Proper identification is the first step in a good weed control program
By Diego Flammini
Green foxtail is among the common weeds Canadian farmers may need to control in corn, soybean, wheat and other crop fields.
But before a producer can develop a management plan, he or she should ensure the weed is in fact green foxtail.
This weed, which can produce about 34,000 seeds per plant, can look similar to yellow foxtail and giant foxtail. But green foxtail has some characteristics which set it apart from the others.
“Green foxtail is somewhat easy to identify because it has a hairy ligule,” Rob Miller told Farms.com. “If you pull back that leaf a little bit and it has hairs on it, that’s one indication it could be green foxtail.”
Miller is a technical development manager with BASF Canada stationed at the London, Ont. research farm.
Miller outlined two additional ways to tell if a weed is green foxtail.
“The leaf blade, the top and bottom, don’t have hairs,” he said. “And when it’s a mature plant you should look at the seed head.”
On green foxtail, the seed head will have a slight bend to it. Giant foxtail heads droop while yellow foxtail seed heads stay upright.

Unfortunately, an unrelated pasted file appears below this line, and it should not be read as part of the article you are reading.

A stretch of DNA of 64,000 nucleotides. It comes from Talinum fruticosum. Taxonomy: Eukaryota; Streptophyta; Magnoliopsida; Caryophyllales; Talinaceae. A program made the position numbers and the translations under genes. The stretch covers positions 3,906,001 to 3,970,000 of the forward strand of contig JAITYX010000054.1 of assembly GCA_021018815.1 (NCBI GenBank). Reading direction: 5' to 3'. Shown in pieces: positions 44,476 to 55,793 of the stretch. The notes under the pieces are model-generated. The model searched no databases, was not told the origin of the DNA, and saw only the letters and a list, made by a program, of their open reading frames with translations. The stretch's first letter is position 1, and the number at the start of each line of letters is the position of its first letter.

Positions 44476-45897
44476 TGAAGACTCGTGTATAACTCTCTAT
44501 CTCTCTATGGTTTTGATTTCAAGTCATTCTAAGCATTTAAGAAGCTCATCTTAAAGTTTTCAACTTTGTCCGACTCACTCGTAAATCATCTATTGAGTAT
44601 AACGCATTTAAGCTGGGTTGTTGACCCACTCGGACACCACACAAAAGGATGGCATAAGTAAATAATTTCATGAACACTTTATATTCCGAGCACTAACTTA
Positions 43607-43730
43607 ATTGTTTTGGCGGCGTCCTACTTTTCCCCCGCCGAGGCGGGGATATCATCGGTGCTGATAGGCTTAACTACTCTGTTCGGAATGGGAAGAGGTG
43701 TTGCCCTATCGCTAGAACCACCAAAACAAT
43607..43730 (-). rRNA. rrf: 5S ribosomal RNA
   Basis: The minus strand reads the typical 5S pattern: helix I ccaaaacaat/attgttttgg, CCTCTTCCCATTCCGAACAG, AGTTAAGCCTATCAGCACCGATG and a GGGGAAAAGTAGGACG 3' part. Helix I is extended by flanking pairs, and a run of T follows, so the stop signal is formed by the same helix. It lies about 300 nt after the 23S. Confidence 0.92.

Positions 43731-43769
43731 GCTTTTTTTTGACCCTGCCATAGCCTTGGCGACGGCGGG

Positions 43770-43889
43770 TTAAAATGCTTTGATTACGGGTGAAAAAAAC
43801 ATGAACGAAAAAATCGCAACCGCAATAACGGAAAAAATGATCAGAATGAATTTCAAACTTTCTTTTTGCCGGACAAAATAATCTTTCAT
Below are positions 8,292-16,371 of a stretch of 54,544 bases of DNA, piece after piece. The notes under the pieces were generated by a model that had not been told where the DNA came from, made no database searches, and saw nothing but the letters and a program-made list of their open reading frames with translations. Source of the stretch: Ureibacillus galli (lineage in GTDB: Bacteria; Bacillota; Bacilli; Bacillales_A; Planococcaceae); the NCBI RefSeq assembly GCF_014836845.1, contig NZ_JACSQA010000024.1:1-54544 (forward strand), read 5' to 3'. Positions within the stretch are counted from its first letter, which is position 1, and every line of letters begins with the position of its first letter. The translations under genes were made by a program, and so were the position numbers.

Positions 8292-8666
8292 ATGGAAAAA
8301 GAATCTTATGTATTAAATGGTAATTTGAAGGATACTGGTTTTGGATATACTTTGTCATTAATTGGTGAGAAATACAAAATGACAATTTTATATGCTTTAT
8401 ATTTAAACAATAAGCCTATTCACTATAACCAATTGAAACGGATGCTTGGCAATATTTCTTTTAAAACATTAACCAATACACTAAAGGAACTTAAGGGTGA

Producers have different tools available to help control this weed.
“We look at cultural, biological and chemical practices,” he said.
A cultural practice would be items like crop rotation and row width. Making changes to those parts of the operation could help control green foxtail, Miller said.
Biological control measures include crop canopy and cover crops.
“If you have a nice thick stand, generally speaking you don’t get a lot of green foxtail,” he said. “If you have a field of winter wheat with a thick canopy, you tend to see green foxtail in those fields after the crop has come off because there’s no competition there.”
When deciding on using herbicides, choose ones that can work well together, Miller said.
“You want to use soil-applied residual herbicides in conjunction with post-emerge herbicides as well in case you do get any escape,” he said.
More information on green foxtail and other weeds, pests and diseases can be found on the Farms.com Field Guide.